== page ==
All in all, any way of eating that favours one macronutrient above the rest can be worrisome by suggesting an absence of dietary stability and result in nutrient deficiency.
When starved, we tend to get our hands on more foods than normal, and this typically leads to overeating. When we have cravings, it is our body’s way of telling us we need something, and although it’s shouting Oreo cookie ice cream, it means something real nutritious. With eating proper unrefined foods, the body will then stop begging for nutrients so aggressively because you’re giving it what it needs, and you don’t feel the need to inhale the junk aisle. Sub processed foods with healthier and satisfying alternatives!
There are SOOOO many recipes, and please do reach out if you need any. For example, this edible cookie dough treat found on my website is gluten-free, vegan and refined sugar-free. And really, really good.
Allow yourself to recognize your hunger and react appropriately with a healthy snack. Being proactive and preparing these snacks or meals before that intense hunger rolls in will save you from grabbing the Oreo ice cream.
Promoting yourself to a harmonious relationship with food and honouring your body's cues. If you're in tune with your body, you might not need to remind yourself, but checking in with your hunger and fullness is crucial in respecting your body's needs and limits. Before eating, whether at home or in gatherings, try to decide on what you actually want to eat and what you’re truly craving. By eating what your body desires, and in an uplifting mindset, you’ll discover more ease in deciding when you’ve had enough. This too will help steer clear of binging and any nasty guilt followed.
Weight related scenarios are bound to involve stress. Eating quickly has become a norm, but it doesn’t give our system enough time to figure out when it’s full or not. You’ll notice with time that mindful eating allows for you to become more caring of what you put into your body, in turn making wiser food choices. It allows you to dismiss the overlooked emotions that are confused for hunger such as boredom, excitement, frustration, rage or sorrow. You’ll feel connected and satisfied.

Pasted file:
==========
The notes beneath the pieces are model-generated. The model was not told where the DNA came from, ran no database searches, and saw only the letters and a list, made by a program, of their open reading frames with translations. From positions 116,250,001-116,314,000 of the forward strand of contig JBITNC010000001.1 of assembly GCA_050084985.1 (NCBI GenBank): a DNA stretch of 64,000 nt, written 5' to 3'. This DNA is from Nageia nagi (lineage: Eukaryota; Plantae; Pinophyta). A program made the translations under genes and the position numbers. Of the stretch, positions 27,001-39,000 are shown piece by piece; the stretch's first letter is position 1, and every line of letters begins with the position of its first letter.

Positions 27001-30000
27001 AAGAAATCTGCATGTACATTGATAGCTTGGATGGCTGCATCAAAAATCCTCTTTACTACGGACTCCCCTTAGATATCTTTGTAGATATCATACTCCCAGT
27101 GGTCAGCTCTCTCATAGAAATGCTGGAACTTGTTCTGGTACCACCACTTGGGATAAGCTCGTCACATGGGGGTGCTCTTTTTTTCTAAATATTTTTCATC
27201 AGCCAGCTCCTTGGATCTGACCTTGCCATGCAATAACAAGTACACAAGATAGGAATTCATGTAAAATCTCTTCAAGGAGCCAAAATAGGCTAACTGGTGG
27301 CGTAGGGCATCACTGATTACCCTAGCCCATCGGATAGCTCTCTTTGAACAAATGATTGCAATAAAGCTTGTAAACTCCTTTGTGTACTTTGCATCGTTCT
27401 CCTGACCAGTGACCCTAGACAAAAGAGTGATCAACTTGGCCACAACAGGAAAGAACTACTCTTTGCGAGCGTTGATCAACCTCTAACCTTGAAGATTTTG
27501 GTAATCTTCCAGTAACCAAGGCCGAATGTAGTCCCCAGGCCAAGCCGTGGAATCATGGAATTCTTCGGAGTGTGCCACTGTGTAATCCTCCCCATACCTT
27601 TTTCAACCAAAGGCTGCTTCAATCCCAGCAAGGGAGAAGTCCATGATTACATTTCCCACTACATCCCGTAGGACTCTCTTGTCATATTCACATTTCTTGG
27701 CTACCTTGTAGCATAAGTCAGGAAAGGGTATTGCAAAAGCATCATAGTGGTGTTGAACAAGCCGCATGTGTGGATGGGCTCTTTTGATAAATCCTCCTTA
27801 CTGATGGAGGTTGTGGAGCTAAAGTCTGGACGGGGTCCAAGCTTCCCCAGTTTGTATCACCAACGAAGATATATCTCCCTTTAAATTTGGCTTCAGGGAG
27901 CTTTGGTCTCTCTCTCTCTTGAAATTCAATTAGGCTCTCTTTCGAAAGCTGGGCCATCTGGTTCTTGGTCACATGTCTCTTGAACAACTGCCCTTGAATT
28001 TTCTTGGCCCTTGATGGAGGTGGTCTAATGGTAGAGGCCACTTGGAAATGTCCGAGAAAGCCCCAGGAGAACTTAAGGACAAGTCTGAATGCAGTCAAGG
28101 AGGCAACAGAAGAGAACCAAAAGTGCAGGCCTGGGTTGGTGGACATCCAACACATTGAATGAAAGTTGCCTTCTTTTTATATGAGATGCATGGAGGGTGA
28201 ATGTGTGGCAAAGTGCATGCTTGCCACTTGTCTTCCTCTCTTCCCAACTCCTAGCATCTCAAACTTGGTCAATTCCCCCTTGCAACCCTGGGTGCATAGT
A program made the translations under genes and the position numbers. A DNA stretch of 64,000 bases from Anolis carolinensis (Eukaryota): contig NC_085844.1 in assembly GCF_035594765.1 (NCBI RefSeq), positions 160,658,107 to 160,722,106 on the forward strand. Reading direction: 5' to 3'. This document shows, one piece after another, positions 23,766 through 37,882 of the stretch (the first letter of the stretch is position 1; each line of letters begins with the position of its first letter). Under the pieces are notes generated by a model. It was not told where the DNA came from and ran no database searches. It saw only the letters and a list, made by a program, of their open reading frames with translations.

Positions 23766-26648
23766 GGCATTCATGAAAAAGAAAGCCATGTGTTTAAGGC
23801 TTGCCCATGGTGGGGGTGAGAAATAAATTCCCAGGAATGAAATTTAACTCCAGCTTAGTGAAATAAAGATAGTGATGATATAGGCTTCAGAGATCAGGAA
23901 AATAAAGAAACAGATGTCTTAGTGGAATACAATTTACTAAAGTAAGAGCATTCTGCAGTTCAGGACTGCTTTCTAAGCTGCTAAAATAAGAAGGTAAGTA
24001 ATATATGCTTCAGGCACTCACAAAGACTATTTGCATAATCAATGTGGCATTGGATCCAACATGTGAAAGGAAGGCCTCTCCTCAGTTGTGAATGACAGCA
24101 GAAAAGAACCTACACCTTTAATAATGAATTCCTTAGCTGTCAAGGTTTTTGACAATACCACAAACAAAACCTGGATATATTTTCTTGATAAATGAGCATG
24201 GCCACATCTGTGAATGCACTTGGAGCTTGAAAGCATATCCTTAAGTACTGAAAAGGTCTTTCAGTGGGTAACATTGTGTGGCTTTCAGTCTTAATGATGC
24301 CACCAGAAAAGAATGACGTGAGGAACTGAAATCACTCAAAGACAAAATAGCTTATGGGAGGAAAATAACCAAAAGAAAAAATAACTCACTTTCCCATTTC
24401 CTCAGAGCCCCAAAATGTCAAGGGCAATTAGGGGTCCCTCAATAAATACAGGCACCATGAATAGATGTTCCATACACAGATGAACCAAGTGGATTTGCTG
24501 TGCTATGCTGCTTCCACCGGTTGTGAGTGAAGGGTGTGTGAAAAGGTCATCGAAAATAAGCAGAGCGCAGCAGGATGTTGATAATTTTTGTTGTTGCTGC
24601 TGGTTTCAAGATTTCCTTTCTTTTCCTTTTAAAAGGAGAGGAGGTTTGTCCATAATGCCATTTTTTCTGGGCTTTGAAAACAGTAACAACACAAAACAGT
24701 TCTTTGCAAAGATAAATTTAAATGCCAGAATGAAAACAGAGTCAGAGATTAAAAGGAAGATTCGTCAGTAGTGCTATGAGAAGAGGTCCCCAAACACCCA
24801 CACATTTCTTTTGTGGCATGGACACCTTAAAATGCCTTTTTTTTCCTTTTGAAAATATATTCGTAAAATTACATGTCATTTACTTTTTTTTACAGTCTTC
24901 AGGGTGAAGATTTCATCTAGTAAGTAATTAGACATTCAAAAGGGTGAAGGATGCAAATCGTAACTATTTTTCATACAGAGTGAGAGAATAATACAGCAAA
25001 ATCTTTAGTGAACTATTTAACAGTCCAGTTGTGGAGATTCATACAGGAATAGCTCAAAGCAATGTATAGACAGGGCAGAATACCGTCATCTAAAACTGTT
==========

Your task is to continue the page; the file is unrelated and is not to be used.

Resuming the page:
It is practically effortless to become diverted away from the sensations our body is relaying to us (being full up or still hungry). So, really take this into consideration: it takes the digestive system 20 minutes before it can signal to the brain that you’re full. There are tons of things you can do in that 20 minutes before deciding you’re finished or that you want more. Clear some dishes / garbage, make tea, check your phone, chat someone up if you’re with others, practice some breathing or heck, go fart! I'm also real keen on the action of chewing, and there is more about this on my website here, but long story short; if you take the time to chew your food until it loses texture, the better you will digest. You won’t inhale your entire meal and plate to follow, and you will have fewer chances of experiencing any digestive upset.
It's def not our fault that we want to try all these new trendy diets, but stemming from the macronutrients section above, they are not suitable for all, not sustainable and are very very hard to continue. By depriving yourself of a wide range of specific items, when the time comes to ‘terminate your diet’, binges happen and that creates way more havoc on ya. Work hard with yourself, and possibly the support of a professional, to come up with realistic and lasting eating and lifestyle patterns that best suit you, honey.
I must say that the topic of this article is mighty close to me. It took me a very long time to understand its importance in my own self, mainly coming from a history of disordered eating, and now with my knowledge of it and the subjects intertwined, I want to open the eyes of others, and especially those undergoing any struggles.
Trust, I may have smiled when I saw how thin I looked in the mirror, but that was the only time I smiled. I was miserable, irritated and stressed for every other moment in my waking time. A gloomy gal, and definitely no fun to be around. Reconnecting with what my healthy weight is brought life, freedom and of course health back around.
I have learned that as elements change throughout my life, so will my weight and that does typically go for everyone else. Weight is a reflection of many things. Things like thyroid health, pregnancy, gut health, autoimmunity, medications, where you are in your menstrual cycle, sleep, movement, gender, age and of course what you eat!! All of the things, it goes on and on and on.